Lately I have steered away from writing posts about a single beer because, lets face it, there are so many blogs out there which do that better than I. I did have to mention this one though, simply because it was so expensive (expensive at least by my rather fiscally limited standards).

The Little Mermaid - Copenhagen

The Little Mermaid – Copenhagen

A few months ago I saw Roger Protz write this article about Jacobsen (a Carlsberg brand) brewing a one off batch of Mermaid Porter to celebrate the centenary of Carl Jacobsen presenting the city of Copenhagen with a statue of a mermaid. There is a whole history of Carl Jacobsen and Carlsberg and everything which goes with this story, I’m not going into it here. If you want to know more, why not try the internet?

I had mentioned this beer to a few friends while we were all sitting at the club. My mate Darren (who by the way makes excellent cakes for all occasions) was the only one who would stump up the cash to buy a bottle. I say a bottle, buying online, the only way I could find it was on the Carlsberg online shop, where it is sold as a gift pack for €18 containing two bottles, each containing 750 ml of porter. After postage and my bank fee for buying in a foreign currency and all the other charges and crap that comes with buying online it worked out at £19.20 per litre or if you prefer, as I do, £10.89 per pint. At that price I’m hoping it will be exquisite.

For a while the gift box sat in my larder gathering dust while Darren and myself tried to think of a good enough reason to drink it. We can’t just crack it open, it needs to be a special occasion. Well, that was the plan. The other day we surcomed to curiousity.

Bottle #3093

Bottle #3093

We opened bottle number 3093 with care and poured it out, sharing one bottle. It poured the darkest colour. Saying it was jet black would be silly but it was really dark, just the merest hint of dee deep brown. It was very effervescent, producing a mocha coloured head which disappeared quickly. The whole thing looked like pouring a bottle of cola.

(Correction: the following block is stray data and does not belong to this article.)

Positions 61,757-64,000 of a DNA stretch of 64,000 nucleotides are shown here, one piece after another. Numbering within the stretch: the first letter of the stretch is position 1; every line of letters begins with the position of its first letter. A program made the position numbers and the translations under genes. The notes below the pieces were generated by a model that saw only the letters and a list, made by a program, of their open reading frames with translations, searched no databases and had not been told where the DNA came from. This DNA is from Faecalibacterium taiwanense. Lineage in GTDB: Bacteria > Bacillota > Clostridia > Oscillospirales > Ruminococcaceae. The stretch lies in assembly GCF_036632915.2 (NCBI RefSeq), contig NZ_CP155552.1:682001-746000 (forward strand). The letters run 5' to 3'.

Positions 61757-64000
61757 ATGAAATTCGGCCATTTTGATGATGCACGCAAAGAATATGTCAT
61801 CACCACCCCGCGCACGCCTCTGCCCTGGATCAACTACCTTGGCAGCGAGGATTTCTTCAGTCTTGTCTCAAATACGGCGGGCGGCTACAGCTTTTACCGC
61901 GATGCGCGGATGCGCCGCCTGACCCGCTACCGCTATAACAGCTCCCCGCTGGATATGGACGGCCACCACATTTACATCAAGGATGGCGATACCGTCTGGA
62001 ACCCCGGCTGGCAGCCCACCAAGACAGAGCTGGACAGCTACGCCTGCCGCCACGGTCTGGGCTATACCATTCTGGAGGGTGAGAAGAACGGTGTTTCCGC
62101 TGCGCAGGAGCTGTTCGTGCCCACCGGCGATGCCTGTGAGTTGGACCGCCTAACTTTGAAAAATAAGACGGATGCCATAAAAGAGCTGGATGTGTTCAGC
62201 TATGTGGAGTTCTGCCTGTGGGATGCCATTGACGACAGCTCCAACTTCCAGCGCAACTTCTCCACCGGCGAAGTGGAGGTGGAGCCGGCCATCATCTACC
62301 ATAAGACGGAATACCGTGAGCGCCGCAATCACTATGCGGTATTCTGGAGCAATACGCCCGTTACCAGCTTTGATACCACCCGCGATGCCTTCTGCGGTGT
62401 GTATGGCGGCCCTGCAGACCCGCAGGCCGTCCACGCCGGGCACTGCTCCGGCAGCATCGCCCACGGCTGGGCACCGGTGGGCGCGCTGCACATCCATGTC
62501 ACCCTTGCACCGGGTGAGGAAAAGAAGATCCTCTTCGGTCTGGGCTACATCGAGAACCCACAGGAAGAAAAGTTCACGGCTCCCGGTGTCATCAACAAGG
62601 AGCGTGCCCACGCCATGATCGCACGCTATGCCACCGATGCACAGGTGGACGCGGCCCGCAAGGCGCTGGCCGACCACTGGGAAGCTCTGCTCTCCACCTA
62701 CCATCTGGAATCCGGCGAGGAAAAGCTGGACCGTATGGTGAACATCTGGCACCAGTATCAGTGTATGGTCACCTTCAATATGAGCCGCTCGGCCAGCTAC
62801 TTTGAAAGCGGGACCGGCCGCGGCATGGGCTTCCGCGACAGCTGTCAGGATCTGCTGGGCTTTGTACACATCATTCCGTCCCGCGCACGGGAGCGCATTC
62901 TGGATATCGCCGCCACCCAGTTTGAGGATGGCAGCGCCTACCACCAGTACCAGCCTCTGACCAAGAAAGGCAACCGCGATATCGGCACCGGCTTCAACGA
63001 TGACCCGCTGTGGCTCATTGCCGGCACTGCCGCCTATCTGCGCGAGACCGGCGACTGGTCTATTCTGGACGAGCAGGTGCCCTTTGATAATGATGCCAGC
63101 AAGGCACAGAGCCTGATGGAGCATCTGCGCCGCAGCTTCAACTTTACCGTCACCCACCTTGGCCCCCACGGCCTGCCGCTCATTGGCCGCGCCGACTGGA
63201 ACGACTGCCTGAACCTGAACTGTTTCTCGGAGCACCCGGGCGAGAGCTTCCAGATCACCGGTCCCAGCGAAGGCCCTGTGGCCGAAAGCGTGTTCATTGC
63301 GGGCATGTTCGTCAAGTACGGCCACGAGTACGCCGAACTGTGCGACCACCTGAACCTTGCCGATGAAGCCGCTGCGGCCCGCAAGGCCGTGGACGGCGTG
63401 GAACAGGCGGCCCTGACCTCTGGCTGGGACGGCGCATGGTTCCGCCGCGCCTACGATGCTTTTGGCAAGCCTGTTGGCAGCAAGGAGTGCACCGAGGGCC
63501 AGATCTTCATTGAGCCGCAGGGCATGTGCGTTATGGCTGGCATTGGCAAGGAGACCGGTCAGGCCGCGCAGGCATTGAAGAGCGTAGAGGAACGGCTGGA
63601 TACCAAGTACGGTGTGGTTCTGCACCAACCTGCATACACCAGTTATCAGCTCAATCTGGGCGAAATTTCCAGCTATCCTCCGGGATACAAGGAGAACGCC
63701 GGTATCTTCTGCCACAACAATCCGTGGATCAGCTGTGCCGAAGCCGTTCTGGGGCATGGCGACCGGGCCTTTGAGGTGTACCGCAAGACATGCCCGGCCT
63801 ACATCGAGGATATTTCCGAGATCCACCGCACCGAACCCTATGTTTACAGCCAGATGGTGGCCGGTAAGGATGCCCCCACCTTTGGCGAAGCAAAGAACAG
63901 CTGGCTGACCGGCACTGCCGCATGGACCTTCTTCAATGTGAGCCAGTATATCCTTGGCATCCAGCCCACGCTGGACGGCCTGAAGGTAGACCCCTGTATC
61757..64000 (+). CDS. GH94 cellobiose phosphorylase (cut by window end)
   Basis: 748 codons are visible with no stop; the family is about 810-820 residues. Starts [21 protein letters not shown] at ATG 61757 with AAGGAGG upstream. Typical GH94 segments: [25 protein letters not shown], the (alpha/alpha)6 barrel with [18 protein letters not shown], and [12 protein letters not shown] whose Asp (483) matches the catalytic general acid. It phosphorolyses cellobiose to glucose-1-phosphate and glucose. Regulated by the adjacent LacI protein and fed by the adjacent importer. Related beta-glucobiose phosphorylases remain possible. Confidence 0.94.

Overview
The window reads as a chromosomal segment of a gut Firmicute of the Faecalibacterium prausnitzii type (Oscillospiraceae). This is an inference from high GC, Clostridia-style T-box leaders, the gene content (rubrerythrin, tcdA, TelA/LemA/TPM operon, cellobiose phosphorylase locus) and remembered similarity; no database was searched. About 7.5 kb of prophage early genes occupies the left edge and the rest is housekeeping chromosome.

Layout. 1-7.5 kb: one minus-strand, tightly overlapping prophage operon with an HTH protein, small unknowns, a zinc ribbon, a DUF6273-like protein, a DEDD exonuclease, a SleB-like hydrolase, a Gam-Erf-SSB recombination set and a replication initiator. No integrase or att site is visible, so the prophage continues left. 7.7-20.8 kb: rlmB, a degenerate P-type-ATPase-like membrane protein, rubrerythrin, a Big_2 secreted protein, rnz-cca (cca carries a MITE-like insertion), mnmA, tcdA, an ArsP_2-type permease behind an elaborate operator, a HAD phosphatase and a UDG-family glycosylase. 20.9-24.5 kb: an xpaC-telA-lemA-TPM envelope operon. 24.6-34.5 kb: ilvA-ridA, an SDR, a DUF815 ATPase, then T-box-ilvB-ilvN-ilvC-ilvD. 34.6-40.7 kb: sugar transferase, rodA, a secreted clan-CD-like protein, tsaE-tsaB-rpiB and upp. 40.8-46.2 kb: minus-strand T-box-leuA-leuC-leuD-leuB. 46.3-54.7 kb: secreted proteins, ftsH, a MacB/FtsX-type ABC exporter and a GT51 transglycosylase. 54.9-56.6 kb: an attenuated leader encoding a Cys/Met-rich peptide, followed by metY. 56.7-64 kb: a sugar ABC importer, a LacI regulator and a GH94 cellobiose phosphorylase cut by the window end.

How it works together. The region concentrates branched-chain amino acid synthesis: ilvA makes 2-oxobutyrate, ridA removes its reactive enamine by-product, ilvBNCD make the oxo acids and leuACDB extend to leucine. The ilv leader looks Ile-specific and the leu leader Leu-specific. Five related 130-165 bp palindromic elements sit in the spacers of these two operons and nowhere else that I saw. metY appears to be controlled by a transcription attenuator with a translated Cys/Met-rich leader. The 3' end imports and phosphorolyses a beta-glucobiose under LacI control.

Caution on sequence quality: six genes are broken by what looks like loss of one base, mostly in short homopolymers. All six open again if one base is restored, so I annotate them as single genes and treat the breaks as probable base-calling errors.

Darren's Hand

Darren’s Hand

There wasn’t much of an aroma and the taste was at first a bit overdone. To my mind it was perhaps just too bitter and a bit too carbonated. As the drink went down, these things mellowed out a bit and we got used to it.

It had a leathery taste to it, mixed in with a bitter dark chocolate. In the mouth it was very thick and luscious, especially after the carbonation had died down a bit. It’s aftertaste was dry and slightly bland, although there was a lingering spiciness, the sort of aftertaste you would expect from red wine. We got no sense of the oysters or the samphire that were supposedly put into the mix.

The "Salesman shot" of the whole product. From packaging to glass in one image.

The “Salesman shot” of the whole product. From packaging to glass in one image.

If you had given me half a pint of this at a beer festival I would have said “mmm, yes very good” and that would have been it. At a beer festival it would have been shipped with enough other beer to make the postage more economical. I know the reasons why it is so expensive and I know that it is a good beer, but I can’t quite justify it being quite worth that much. It was said in the blurb that this is a beer which was designed to be aged, and that is what we are going to do. We have both agreed to leave it at least a year or two before we try the other bottle and see what differences there are. Hopefully it will mature into a more rounded drink with more pronounced flavours.

As it stands I can’t in all honesty give Jacobsen Mermaid Porter any more than 3 ½ pints. Hopefully the second bottle, given time, will improve with age.

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Jacobsen Mermaid Porter (Limited Edition 2013) is still available for €18 at